public ActionResult AddedItemToCart(int id)
            var cart = ShoppingCart.GetCart(this.HttpContext);

            // Retrieve the album from the database
            var addedAlbum = storeDB.Albums
                .Single(album => album.AlbumId == id);

            // Set up our ViewModel
            var viewModel = new ShoppingCartViewModel
                CartItems = new System.Collections.Generic.List(),
                CartTotal = cart.GetTotal() + addedAlbum.Price

            viewModel.CartItems.Add(new Cart { Album = addedAlbum, AlbumId = addedAlbum.AlbumId, Count = 1 });

            return View(viewModel);
All we have to do now is redirect to our new action instead of the old one(Index):
// Go back to the main store page for more shopping
return RedirectToAction("AddedItemToCart", new { id = addedAlbum.AlbumId } );
You'll also note that you may get an error when placing an order. The Music Store immediately validates against the database that your order is there. This is now an unnecessary step because via messaging we are guaranteeing the delivery of the order. All we need to do is simply comment out all the validation code:
public ActionResult Complete(int id)
            //// Validate customer owns this order
            //bool isValid = storeDB.Orders.Any(
            //    o => o.OrderId == id &&
            //    o.Username == User.Identity.Name);

            //if (isValid)
            //    return View(id);
            //    return View("Error");

            return View(id);
Now with our minor tweaks to the UI we have fully implemented NSB in our Music Store application. We can guarantee that our users will be able to shop and place orders even if our database is down. This becomes increasingly important especially for those big spenders, we don't want to have to tell them to start all over and that we lost their order.

Full code can be found here


  1. Thanks for sharing this example. I've been wanting to implement something similiar, however, I'm struggling to justify to the team why this approach is favored over a more traditional approach.

    Could you provide a few reasons why this approach of publishing to NServiceBus is better than just directly writing to the database and returning the data?

  2. It really depends on your situation. In this case it's a question of customer service. We don't want to lose an important customer's order or make them re-enter it. We also don't ever want customers to not be able to shop and place orders in our store. If we take the RPC approach, none of this is guaranteed. There are a lot of other reasons, performance, availability, etc., for a detailed description look at this Command/Query Segregation article:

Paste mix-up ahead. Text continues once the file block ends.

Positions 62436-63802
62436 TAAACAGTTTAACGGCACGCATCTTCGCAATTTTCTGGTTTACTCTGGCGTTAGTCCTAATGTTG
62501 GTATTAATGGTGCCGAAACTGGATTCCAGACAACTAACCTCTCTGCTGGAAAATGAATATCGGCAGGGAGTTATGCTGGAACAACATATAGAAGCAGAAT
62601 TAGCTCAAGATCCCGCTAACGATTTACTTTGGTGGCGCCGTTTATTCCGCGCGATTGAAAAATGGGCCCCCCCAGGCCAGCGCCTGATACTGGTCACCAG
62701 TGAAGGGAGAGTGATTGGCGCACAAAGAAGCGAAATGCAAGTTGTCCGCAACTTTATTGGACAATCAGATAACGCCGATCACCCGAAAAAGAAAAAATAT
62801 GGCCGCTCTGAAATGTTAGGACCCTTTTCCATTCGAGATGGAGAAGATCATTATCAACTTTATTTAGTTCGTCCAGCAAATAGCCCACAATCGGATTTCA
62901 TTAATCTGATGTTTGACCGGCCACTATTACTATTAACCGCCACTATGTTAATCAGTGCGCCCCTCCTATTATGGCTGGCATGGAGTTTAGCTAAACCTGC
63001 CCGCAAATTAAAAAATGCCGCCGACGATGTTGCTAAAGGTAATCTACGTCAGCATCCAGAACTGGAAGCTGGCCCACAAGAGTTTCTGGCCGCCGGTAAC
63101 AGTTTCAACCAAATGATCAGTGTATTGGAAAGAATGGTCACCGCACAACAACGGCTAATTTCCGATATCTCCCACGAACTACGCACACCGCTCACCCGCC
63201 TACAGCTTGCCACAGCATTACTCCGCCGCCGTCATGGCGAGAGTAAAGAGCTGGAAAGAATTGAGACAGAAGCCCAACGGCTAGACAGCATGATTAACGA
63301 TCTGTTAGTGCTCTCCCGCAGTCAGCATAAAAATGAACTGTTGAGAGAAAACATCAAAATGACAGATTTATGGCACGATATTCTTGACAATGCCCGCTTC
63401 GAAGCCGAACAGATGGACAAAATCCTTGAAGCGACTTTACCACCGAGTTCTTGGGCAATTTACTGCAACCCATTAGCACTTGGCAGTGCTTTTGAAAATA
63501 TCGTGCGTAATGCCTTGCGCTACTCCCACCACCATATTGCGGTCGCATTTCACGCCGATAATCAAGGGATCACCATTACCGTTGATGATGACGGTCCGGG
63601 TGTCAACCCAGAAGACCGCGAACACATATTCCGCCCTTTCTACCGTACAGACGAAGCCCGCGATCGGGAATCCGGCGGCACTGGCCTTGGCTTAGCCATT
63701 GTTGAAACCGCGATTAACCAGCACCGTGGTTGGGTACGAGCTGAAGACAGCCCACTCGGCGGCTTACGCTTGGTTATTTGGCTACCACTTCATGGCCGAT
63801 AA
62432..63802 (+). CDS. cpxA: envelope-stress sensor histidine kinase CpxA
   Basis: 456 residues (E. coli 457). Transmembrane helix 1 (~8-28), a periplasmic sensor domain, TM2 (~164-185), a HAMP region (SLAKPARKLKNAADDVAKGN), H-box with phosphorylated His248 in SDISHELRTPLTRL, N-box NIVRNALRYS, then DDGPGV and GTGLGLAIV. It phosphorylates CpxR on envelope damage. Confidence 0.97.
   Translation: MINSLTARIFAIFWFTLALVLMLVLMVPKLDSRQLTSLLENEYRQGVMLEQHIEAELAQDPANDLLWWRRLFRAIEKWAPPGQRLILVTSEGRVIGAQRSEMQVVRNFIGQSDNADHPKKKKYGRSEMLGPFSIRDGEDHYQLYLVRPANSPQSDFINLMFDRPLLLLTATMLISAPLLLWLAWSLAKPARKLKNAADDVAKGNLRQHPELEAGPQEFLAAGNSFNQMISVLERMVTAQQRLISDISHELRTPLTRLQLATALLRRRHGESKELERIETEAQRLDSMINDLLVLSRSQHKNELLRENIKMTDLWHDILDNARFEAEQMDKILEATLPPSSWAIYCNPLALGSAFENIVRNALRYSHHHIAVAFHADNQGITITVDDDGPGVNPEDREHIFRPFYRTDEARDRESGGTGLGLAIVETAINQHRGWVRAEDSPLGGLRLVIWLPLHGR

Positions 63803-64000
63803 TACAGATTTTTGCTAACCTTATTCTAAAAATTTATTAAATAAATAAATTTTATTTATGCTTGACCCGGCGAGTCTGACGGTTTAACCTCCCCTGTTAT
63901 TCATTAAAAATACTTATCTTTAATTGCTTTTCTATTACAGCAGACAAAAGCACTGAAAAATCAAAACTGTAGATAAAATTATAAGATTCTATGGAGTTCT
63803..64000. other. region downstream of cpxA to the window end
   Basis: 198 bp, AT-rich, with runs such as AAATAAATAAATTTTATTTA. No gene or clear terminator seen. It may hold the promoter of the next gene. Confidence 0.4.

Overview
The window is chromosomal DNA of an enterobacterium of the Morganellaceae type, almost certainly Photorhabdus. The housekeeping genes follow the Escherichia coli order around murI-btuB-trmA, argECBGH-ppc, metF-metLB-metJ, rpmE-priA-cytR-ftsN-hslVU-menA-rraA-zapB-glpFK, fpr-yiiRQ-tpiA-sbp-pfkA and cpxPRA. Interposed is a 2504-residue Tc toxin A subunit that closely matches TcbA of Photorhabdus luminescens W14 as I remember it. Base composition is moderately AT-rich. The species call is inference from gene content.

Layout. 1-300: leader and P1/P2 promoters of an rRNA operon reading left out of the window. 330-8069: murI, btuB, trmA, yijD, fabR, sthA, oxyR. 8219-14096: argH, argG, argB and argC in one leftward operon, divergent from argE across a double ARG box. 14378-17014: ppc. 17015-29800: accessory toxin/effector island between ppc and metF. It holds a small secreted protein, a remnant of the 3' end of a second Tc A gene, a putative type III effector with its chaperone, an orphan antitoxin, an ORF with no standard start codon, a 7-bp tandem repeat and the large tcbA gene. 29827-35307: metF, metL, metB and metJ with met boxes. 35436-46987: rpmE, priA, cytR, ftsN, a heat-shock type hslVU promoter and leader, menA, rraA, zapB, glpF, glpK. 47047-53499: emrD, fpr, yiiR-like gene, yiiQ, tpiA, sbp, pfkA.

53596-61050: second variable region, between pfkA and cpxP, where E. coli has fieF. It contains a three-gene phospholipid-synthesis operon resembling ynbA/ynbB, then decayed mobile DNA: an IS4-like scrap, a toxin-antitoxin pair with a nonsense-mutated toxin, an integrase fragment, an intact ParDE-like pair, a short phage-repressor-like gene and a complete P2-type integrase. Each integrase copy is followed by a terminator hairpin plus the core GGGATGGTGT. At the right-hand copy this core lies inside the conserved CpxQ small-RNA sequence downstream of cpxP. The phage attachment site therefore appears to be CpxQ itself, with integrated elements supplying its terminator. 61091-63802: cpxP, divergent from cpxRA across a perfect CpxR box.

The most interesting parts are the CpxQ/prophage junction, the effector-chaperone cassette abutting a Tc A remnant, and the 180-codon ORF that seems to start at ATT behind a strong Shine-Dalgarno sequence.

3. Ok so i agree with your idea of having a messaging mechanism such as NSB so that the customers are able to place their orders and checkout, but imagine a scenario where the database is down for a longer period of time and your messages are comming with very frequent basis. So i have few questions regarding this case
    1) If the rate of messages comming is faster that the rate at which they are processed, does an overflow occurs in the queue?If yes, How would you prevent overflow in that case?
    2) How does NSB let us specify the queue storage capacity.
    3)In the event that the database is down for a long time,how does the handling service tackles to that scenario ? I suppose it sends some sort of an error response back to the sender, upon which the sender retries based on the number of retries configured. The message is ultimately moved to the error queue. So i guess there is a chance for a customer order to not get processed.


  4. NSB does not allocate/monitor MSMQ storage, that is left up to our administrator friends. We actually exceeded our disk in a test system, but since the messages are recoverable, they were still on the disk and able to be reprocessed. If a database goes down the messages must be reprocessed from the error queue. I recommend having something monitoring all queues.